Promises, promises. Despite billions spent on restructuring and new technology, our homeland security system is still unable to prevent a green card approval notice from being sent to a dead person. The fact that the letter recipient is a murdered Sept. 11 victim adds unconscionable insult to bureaucratic injury. A Department of Homeland Security spokesman told me it's up to family members to notify the government when an applicant dies. "It's unfortunate," he said, but there is no mechanism in place to prevent this from happening again.
Eugueni Kniazev's case is only the tip of the incompetence iceberg:
-- The nation's various fingerprint databases still have not been integrated because of bickering among FBI, State Department and homeland security officials, which means that most visitors entering the country still aren't thoroughly screened for terrorist or criminal ties.
-- There is still no system in place for notifying immigration investigators about stolen passports, which led the Homeland Security inspector general to conclude last month that foreigners using the fraudulent documents have "little reason to fear being caught."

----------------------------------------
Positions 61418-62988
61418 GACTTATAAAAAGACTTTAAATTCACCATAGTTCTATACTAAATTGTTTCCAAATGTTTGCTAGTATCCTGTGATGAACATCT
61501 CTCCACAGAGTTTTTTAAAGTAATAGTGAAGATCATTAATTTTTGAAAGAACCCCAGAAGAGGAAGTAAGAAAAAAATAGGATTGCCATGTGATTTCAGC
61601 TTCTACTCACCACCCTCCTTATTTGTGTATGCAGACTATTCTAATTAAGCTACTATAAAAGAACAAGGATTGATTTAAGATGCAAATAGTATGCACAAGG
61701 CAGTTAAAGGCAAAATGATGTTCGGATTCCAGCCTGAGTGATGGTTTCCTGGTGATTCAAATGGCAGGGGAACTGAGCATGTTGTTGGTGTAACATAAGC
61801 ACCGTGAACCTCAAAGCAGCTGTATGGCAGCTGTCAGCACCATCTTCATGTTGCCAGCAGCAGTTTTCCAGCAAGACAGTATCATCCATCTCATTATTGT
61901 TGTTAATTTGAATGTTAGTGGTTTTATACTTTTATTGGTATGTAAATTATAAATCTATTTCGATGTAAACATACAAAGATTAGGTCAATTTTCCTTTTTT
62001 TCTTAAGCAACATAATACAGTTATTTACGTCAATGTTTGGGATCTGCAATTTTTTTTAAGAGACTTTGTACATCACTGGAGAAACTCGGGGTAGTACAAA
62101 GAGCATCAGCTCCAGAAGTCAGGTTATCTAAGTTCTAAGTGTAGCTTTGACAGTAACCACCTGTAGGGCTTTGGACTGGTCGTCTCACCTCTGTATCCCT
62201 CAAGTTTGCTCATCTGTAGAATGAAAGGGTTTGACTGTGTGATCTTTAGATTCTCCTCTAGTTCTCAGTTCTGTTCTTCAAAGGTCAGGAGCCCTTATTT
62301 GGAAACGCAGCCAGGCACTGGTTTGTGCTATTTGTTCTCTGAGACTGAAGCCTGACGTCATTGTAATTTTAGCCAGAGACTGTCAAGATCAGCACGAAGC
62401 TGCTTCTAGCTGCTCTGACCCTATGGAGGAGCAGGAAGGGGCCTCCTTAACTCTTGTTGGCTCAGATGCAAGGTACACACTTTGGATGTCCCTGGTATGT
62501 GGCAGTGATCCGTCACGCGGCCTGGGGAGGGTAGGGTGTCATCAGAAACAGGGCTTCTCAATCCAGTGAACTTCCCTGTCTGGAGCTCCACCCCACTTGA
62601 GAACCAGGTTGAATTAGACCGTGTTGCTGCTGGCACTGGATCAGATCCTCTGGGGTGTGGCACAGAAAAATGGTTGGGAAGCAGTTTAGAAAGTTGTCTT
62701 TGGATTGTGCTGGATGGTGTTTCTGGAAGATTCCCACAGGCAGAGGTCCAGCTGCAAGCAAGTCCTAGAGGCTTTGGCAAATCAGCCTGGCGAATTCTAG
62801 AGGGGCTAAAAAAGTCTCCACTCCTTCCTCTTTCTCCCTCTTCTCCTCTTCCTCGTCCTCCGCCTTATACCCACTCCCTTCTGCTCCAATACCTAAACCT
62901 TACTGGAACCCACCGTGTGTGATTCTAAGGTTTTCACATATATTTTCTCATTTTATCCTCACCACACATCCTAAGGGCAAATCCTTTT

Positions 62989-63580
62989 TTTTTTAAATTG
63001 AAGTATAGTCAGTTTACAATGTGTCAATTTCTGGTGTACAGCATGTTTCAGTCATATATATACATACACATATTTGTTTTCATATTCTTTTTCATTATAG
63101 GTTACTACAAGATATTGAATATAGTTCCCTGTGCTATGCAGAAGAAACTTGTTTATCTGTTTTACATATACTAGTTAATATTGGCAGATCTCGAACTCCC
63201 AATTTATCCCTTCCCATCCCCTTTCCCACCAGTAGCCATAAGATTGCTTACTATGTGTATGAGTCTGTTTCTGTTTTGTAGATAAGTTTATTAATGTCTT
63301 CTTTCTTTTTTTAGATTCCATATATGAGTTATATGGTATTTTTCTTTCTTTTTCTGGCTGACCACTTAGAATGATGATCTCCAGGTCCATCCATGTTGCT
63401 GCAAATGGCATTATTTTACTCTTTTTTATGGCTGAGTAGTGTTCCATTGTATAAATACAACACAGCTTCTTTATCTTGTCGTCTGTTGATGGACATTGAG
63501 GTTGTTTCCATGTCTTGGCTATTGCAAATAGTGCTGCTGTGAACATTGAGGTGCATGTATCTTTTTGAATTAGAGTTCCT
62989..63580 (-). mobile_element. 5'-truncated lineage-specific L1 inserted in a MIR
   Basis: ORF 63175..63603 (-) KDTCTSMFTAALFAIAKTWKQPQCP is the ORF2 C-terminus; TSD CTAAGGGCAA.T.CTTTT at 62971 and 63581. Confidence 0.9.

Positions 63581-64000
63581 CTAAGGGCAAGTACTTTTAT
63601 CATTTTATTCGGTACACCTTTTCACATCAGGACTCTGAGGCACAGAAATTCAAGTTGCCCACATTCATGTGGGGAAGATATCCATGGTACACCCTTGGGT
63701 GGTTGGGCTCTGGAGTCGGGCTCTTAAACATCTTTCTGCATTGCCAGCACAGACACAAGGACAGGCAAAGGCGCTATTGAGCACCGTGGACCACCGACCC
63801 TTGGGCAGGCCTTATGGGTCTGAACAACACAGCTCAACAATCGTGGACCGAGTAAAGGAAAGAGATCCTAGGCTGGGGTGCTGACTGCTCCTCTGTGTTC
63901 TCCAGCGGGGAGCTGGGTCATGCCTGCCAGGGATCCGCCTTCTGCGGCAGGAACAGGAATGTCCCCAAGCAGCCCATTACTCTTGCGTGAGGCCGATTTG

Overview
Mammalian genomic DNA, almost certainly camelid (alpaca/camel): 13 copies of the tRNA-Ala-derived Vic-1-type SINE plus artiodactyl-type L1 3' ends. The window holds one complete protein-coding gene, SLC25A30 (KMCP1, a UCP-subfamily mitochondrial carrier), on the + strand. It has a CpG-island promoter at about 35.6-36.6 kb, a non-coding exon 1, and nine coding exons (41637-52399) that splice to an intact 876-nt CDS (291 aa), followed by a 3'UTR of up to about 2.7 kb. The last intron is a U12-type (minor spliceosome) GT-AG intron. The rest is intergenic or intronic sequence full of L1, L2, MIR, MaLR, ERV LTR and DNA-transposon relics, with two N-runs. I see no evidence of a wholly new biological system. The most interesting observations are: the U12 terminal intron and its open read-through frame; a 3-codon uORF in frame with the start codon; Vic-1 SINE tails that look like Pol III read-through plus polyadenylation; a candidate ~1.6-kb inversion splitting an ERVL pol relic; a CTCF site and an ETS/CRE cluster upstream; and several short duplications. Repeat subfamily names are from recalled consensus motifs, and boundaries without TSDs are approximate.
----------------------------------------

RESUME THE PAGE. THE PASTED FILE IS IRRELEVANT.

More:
-- The long-delayed entry-exit tracking system for foreign visitors -- in the works for nearly a decade -- has still not been implemented fully.
-- There is still no systematic tracking of illegal alien felons.
-- And while millions of legal applicants deal with paperwork backlogs and mishaps that take years if not decades to resolve, the White House supports granting "temporary guest worker" status to upward of 20 million illegal aliens -- a move that rank-and-file homeland security officials say will lead to rampant fraud and even greater bureaucratic overload.
The same overwhelmed and inept immigration system that facilitated Eugueni Kniazev's murder has now made a mockery of his memory.
What more will it take before "Never again" is more than just an empty rhetorical mantra to pacify the American public?